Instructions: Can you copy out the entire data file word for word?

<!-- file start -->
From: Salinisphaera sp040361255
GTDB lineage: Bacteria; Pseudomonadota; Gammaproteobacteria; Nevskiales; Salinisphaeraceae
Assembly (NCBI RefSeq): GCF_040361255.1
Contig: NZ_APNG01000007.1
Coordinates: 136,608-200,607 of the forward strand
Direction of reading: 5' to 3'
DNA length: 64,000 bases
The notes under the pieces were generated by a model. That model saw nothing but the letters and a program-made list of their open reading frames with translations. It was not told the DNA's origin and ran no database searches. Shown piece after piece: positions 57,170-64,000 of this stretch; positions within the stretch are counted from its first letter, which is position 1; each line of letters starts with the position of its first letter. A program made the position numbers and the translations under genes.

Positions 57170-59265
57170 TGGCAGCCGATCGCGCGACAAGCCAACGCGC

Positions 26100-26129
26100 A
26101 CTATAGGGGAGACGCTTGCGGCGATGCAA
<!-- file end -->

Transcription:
From: Salinisphaera sp040361255
GTDB lineage: Bacteria; Pseudomonadota; Gammaproteobacteria; Nevskiales; Salinisphaeraceae
Assembly (NCBI RefSeq): GCF_040361255.1
Contig: NZ_APNG01000007.1
Coordinates: 136,608-200,607 of the forward strand
Direction of reading: 5' to 3'
DNA length: 64,000 bases
The notes under the pieces were generated by a model. That model saw nothing but the letters and a program-made list of their open reading frames with translations. It was not told the DNA's origin and ran no database searches. Shown piece after piece: positions 57,170-64,000 of this stretch; positions within the stretch are counted from its first letter, which is position 1; each line of letters starts with the position of its first letter. A program made the position numbers and the translations under genes.

Positions 57170-59265
57170 TGGCAGCCGATCGCGCGACAAGCCAACGCGC

Positions 26100-26129
26100 A
26101 CTATAGGGGAGACGCTTGCGGCGATGCAA